However, the practice of separating "race" and "ethnicity" as different categories has been criticized both by the American Anthropological Association and members of US Commission on Civil Rights. In 1997, OMB issued a Federal Register notice regarding revisions to the standards for the classification of federal data on race and ethnicity. OMB developed race and ethnic standards in order to provide "consistent data on race and ethnicity throughout the Federal Government; the development of the data standards stem in large measure from new responsibilities to enforce civil rights laws." Among the changes, OMB issued the instruction to "mark one or more races" after noting evidence of increasing numbers of interracial children and wanting to capture the diversity in a measurable way and having received requests by people who wanted to be able to acknowledge their or their children's full ancestry rather than identifying with only one group. Prior to this decision, the Census and other government data collections asked people to report only one race.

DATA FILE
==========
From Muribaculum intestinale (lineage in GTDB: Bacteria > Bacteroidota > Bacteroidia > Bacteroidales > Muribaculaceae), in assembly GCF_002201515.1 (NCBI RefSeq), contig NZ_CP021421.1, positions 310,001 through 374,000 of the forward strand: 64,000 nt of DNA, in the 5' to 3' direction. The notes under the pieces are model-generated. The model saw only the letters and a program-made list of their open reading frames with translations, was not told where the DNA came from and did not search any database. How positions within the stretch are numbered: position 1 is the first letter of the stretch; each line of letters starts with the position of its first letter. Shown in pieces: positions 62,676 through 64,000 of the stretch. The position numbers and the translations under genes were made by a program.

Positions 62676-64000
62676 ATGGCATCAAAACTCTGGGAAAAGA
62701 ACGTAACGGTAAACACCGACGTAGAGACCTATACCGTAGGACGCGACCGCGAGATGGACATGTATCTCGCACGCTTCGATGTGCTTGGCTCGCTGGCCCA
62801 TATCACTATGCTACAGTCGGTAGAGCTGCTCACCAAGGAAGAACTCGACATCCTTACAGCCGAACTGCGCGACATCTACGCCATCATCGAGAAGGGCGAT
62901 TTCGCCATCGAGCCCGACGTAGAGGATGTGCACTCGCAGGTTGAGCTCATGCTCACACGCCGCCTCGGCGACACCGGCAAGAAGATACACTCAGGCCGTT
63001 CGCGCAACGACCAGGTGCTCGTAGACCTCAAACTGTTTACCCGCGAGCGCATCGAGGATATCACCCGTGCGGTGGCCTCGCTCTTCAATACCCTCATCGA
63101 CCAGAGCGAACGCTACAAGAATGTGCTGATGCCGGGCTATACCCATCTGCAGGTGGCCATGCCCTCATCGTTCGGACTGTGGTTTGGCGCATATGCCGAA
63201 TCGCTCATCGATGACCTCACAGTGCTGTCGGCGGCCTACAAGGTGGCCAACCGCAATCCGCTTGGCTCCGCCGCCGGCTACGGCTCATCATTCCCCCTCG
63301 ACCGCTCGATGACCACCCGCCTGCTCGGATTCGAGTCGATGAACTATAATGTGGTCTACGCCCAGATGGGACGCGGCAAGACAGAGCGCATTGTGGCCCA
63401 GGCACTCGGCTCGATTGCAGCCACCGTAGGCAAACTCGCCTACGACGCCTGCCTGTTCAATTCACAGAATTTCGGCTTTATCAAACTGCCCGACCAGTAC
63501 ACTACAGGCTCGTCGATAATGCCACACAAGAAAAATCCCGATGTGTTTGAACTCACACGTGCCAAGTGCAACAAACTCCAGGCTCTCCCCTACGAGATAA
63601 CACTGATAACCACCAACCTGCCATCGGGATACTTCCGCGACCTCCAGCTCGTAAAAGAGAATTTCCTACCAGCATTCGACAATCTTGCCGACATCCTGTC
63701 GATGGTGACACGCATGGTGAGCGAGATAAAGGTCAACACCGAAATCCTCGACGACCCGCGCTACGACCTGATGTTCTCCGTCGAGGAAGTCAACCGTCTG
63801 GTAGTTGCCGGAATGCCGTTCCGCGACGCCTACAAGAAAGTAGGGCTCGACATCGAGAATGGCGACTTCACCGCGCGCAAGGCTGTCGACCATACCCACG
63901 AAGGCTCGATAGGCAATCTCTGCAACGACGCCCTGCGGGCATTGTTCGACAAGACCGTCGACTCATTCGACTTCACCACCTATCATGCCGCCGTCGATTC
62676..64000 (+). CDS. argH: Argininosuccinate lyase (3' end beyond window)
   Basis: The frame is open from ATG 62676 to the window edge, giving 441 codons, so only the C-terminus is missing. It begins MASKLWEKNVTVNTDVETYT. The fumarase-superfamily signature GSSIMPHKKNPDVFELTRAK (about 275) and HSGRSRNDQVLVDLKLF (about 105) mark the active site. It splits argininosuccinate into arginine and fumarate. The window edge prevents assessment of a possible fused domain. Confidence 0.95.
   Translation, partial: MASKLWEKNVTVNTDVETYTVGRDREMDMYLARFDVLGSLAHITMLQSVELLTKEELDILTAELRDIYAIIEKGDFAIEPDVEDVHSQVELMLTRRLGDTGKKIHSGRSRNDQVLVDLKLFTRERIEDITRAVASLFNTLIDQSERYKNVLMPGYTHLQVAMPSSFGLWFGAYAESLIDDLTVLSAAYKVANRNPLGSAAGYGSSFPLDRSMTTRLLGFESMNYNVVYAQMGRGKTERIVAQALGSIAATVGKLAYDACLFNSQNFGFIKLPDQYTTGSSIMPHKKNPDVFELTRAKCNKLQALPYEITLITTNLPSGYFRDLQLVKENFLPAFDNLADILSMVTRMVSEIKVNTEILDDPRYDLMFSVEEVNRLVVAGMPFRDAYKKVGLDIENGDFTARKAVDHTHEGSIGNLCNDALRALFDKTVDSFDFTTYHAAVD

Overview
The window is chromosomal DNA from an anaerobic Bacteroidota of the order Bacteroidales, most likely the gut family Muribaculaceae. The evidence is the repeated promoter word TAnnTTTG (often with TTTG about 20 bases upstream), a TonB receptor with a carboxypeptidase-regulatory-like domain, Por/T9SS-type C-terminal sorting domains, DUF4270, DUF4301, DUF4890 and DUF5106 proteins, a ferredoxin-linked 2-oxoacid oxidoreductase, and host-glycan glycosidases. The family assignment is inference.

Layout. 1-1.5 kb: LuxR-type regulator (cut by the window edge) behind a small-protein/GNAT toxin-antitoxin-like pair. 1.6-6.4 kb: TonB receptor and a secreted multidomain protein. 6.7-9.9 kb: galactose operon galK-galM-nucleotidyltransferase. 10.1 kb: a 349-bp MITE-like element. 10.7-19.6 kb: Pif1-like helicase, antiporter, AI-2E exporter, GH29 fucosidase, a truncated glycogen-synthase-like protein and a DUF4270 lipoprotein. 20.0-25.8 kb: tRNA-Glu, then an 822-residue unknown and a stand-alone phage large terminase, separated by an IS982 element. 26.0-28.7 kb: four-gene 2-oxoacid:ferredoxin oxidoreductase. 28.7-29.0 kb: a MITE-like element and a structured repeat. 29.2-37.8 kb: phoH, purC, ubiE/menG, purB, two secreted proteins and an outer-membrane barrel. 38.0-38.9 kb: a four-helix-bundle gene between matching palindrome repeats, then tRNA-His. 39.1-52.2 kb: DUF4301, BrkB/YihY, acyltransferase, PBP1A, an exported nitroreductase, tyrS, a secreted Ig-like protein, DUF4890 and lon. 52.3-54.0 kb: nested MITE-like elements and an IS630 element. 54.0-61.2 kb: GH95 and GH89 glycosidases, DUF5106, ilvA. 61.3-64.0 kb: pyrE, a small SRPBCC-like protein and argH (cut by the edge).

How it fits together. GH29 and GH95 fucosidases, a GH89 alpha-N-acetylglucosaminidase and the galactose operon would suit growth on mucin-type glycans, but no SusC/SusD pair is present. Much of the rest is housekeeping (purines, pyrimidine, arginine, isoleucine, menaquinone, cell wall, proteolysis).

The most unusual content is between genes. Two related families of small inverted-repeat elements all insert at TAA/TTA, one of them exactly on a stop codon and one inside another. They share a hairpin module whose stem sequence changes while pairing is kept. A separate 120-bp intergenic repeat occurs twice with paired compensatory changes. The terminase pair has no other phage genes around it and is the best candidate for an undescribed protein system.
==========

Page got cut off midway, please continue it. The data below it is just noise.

The OMB states, "many federal programs are put into effect based on the race data obtained from the decennial census. Race data are critical for the basic research behind many policy decisions. States require these data to meet legislative redistricting requirements; the data are needed to monitor compliance with the Voting Rights Act by local jurisdictions". "Data on ethnic groups are important for putting into effect a number of federal statutes. Data on Ethnic Groups are needed by local governments to run programs and meet legislative requirements." The 1790 United States Census was the first census in the history of the United States. The population of the United States was recorded as 3,929,214 as of Census Day, August 2, 1790, as mandated by Article I, Section 2 of the United States Constitution and applicable laws."The law required that every household be visited, that completed census schedules be posted in'two of the most public places within, there to remain for the inspection of all concerned...' and that'the aggregate amount of each description of persons' for every district be transmitted to the president."